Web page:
|Project by mls||posted 07-28-2013 09:07 PM||3250 views||12 times favorited||14 comments|
I made this for a friend who found a similar table on the internet. (Google “geekchick”) He and his wife and mom did most of the hand-sanding. I designed this from available photos and, I believe, made a few design improvements. It is designed to serve as a game table with a depressed vault area for the games. In one configuration, you can install a single leaf on each side to form a bar area on each side. Two-piece closures for these two bars prevent dice or game pieces from rolling under the bar leaves. Six cup holders attach to the rim along the bottom so their location is variable. There is a center support for the leaves to prevent sagging of the leaves. Leaves are all made from 5/4 stock so I’m not sure the center support was really necessary. The table’s functions, with leaves in, as a regular dinner table. Both end drawers are equipped with the flip-up privacy cover for the “game master”, flip-out side leaves and a drop-in center table. This makes for a large work surface on each end of the table. The four side drawers are covered with a table surface with storage under the table. There is no privacy cover on the side drawers. All of the drawers have a locking function that holds the drawers out in the extended position to prevent accidental closing while in use. Legs are removable for easier transport. The vault area has a drop-in panel that is covered with felt and there is an acrylic cover that can be placed over this felt-covered panel. The acrylic cover can be used to protect the felt during use as a dinner table and it can be used to cover game maps thus allowing the use of dry-erase markers. I am not a “gamer” so I really don’t know all the details of how the games are played. Apparently, some games go on for days or weeks and the table allows the game to stay setup in the vault while allowing the “dinner table” function with the installed leaves. All loose parts store in the vault area. One of the design improvements was to make the sidebar closures to be two-part so they fit inside the vault. The cupholder design was another improvment over the original. It was made entirely of walnut bought from a local saw mill here in St. Joseph, MO. The drawer fronts were cut directly from the side panels to give a matching grain pattern on all sides of the table. It was a fun project and the owner is quite pleased with the result.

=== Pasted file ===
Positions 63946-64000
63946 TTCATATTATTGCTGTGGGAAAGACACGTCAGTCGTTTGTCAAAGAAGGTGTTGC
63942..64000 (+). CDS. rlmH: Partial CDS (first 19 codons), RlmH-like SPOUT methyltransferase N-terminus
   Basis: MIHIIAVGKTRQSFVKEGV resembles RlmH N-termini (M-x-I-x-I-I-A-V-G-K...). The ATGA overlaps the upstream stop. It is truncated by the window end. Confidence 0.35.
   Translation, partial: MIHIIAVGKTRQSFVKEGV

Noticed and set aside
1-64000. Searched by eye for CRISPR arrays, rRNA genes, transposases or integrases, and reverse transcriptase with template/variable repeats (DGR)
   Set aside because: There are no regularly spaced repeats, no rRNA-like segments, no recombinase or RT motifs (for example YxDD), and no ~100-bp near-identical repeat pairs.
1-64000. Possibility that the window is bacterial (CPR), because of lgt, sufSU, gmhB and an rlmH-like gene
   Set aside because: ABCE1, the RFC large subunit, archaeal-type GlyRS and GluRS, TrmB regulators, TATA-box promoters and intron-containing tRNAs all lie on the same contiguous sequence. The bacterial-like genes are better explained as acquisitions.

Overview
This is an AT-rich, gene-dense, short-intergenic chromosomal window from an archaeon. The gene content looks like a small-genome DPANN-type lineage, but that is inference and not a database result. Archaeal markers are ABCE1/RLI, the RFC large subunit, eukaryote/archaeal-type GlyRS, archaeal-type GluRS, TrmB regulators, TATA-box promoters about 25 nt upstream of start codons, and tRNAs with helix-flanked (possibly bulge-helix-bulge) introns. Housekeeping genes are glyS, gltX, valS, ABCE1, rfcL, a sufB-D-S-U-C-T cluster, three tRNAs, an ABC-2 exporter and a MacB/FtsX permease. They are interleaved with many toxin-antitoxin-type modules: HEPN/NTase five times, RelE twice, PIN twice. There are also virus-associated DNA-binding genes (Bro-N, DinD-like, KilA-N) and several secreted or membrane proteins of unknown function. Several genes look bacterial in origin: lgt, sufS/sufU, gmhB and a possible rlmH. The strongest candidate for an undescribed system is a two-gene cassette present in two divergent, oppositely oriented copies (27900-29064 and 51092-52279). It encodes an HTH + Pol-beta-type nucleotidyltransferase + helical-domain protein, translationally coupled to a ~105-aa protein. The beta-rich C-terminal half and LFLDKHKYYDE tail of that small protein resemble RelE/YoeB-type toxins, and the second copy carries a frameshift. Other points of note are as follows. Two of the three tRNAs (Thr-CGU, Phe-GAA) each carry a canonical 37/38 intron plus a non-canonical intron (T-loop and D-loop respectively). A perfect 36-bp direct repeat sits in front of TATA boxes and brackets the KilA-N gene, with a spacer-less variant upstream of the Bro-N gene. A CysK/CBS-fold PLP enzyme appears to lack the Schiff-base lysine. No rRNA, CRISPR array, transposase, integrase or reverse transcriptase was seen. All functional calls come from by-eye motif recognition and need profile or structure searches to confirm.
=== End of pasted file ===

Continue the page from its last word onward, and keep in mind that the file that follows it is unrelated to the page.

-- Mike, Missouri ---Write it on your heart that every day is the best day of the year. Ralph Waldo Emerson---